Posts Tagged ‘Gentiles’

Luke 2:25-35 — Simeon’s Song. There are several things we must understand about this passage that are significant to our faith. First, today, let us not forget where this meeting between Simeon and Jesus’ parents takes place. Second, Wednesday, we will think on Simeon’s Song itself, Finally, on Thursday, we must consider Simeon’s warning to Mary.

First, let’s think on where this meeting took place. We must remember that in the Temple, there was progressively restrictive access to the inner parts of the Temple. First, there was the Court of the Gentiles, where God-fearing non-Jews could worship the Lord. Next, there was the Court of Women. Jewish women could proceed past the Court of the Gentiles into the Court of Women where they could worship the Lord. Finally, past that point, only Jewish men could pass into the Court of Israel. It and was part of the sacred inner court of the Temple. It was a rectangular area that was just inside the eastern wall of the sacred Temple court. It covered half the area from the eastern wall and the Great Altar, and it was slightly lower in elevation than the Priest’s Court to its west, where the offerings were made.

It is significant that this meeting occurred at the Temple. It was where God’s presence dwelled. Three parts of the Trinity come together here. God, the Father, is in His dwelling place. God, the Son, is being brought to the center of worship. Jesus was always obedient to the Father throughout His life on earth. In His earthly function as the Son, He is always seeking to please the Father. Here, we see Him being brought to the Father to be dedicated to His service to the Father. The Holy Spirit was upon Simeon and reveals to him that He is in the presence of the Son. The Holy Spirit opens our eyes to the other two parts of the Trinity, the Father and the Son. Here, as in Jesus’ baptism, we see the convergence of the three parts of the Trinity. Thus, this is a significant event. Jesus’ parents are bringing Him to dedicate Him, as the firstborn son, to God’s service as any Jewish firstborn male had done by any righteousness-seeking parents would do. As Jesus would later state, He came to fulfill the law not abolish it. He was the fulfillment of the law. He was the culmination of the law. The law points us toward Him and our need for Him. It is the beauty that He observed the very same law of which He was the fulfillment. This moment, thus, is so significant that all three parts of the Trinity are present. All of this sounds pretty high brow theological doesn’t it? It is in a way. But what does it mean to us? Let us remember that from birth Jesus was dedicated to God’s glory. You repeatedly see throughout the gospels that Jesus’ main aim in everything He did was to glorify God. His earthly parents were righteous people were obedient to the Lord because they wanted the same thing – to glorify the Lord. For us, let us model this Holy Family’s ideal. Let us measure everything we do by whether it brings glory to the Lord. May we seek to be in His presence, in His will always. Just as Mary and Joseph are in the presence of the Trinity at this moment, may we seek the same by seeking to honor God in everything we do. Mary & Joseph were devout in keeping the Word of God at the center and as the reason for their actions. Let us be the same and it is there that we will find the presence of the Lord.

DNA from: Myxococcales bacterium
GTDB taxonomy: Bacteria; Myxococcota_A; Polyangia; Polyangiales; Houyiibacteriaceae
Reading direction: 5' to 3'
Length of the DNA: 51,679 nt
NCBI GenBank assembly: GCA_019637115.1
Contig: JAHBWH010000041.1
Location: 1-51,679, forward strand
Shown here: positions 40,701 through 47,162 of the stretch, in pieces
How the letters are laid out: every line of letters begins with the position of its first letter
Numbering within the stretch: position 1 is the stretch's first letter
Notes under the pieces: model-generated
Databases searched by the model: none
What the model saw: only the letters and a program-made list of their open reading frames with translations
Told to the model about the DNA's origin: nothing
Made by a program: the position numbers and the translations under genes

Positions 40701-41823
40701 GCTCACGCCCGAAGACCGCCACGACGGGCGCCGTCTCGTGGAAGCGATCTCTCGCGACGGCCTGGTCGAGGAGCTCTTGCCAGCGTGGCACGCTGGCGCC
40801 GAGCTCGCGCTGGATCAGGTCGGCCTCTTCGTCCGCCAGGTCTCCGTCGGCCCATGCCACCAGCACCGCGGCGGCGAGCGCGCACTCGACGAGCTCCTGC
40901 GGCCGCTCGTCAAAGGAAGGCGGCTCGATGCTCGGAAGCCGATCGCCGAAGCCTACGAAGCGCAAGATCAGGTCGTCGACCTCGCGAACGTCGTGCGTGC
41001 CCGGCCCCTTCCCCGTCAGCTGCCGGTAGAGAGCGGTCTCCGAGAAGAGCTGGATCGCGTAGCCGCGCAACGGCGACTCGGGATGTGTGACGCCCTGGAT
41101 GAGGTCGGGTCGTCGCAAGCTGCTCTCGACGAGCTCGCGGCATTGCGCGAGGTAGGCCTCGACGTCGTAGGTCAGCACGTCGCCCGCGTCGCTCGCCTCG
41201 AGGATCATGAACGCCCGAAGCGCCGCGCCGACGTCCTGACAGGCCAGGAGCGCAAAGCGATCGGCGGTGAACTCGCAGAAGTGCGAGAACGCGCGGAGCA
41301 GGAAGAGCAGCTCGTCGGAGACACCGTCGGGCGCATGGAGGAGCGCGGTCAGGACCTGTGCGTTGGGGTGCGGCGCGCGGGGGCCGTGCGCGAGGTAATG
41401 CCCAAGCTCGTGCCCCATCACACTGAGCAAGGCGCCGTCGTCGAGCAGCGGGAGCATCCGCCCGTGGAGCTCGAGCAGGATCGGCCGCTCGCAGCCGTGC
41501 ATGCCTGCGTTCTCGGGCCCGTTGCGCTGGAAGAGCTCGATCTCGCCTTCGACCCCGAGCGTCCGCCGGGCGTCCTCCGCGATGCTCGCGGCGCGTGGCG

Not only should we notice that this meeting took place in the Temple but we must notice where in the Temple this meeting takes place. The fact that Mary is still in the scene is significant. She was not allowed in the inner part of the Temple. She was a woman. She would have had to stop in the Court of Women. It should not be lost on us where this meeting takes place then. Mary is still present. This means that this meeting either took place in the Court of the Gentile or at the farthest in the Court of Women. This, to me, is the signal to the readers of Luke that Jesus was not here just for the pious Jewish man. He was here for all people including women. Luke’s gospel often stresses the importance of women in Jesus’ ministry and the fact that Jesus was here for the Gentiles as much as the Jews. Jesus is not exclusive. He is for all. Jews, Gentiles, women, men. He is accessible and available to all. He offers salvation to all, not just those who have certain pedigrees or gender. He is here for the entire world. You don’t have to be born the child of a church member. You don’t have to born in a certain part of town. You don’t have to be a member of a country club. There is no one more deserving than another of God’s grace given us in the person of Jesus Christ. He is in the inner Temple. He is in the Court of Women. He is in the Court of the Gentiles. He is the Savior of the World.